The Bread Ritual is a traditional ritual performed by the Jin, which involves weighing and combining three ingredients, mixing, kneading, then dry-frying small rounds of bread dough, which puff up into bite-sized, crisp pockets of bread known as 'Bolko'.
They are traditionally made with flour, water and salt:
- The three ingredients represent the physical aspects of life.
- - The flour represents the physical self
- - The water represents the physical world in all its fluidity and transience.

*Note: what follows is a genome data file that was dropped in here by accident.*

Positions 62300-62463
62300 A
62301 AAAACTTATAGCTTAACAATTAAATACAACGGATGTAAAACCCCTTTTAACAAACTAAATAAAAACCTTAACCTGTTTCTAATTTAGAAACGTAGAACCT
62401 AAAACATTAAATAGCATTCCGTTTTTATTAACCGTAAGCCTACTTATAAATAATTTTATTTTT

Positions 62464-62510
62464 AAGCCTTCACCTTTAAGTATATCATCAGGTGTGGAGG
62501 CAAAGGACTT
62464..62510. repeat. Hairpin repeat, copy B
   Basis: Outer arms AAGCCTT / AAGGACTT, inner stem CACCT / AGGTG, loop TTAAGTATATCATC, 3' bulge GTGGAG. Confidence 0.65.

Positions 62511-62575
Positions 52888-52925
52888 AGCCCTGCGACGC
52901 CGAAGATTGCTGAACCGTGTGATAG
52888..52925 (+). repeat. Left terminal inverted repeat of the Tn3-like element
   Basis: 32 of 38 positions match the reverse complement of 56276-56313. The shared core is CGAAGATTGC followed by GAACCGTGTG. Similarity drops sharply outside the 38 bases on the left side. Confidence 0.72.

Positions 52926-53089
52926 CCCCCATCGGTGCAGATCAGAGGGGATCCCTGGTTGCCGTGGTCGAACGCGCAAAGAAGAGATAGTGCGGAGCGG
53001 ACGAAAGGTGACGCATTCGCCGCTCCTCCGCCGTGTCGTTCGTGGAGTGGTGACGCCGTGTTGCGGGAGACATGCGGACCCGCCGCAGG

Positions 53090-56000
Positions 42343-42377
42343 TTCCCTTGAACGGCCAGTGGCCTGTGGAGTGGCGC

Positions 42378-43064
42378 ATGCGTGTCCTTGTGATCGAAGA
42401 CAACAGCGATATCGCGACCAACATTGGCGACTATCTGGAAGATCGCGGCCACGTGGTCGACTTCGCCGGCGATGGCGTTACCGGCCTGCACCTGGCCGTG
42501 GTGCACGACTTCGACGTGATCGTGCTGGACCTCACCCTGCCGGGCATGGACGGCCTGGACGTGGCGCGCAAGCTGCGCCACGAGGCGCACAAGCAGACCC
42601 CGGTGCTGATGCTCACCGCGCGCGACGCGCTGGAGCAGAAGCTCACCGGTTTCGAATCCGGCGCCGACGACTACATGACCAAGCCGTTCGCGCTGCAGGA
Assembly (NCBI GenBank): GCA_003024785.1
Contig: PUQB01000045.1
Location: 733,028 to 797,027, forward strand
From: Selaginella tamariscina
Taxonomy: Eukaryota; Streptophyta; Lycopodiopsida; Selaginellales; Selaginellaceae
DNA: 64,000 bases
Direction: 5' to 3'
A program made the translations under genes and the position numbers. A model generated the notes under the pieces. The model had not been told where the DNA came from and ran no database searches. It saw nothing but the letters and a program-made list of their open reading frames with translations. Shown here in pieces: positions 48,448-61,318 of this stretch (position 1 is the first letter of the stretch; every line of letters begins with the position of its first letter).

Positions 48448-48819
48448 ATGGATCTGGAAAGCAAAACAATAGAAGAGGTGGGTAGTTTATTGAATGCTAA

- - The salt represents the 'other' i.e. Other people with whom you interact.
- The kneading of the dough then represents the spiritual, infusing the physical with the means to exist meaningfully.
- The cooking in a hot skillet represents the trials of life that we face.
- The eating of the bolko is then representative of death - which is the purpose of the whole process.
Plain bolko are often made in private family bread rituals on a weekly or monthly basis, but celebratory bolko are often made for special occasions - with bolko vendors popping up around Jin-populated areas in recent years selling bags of flavored and/or stuffed bolko as a cheap, convenient and fun street food.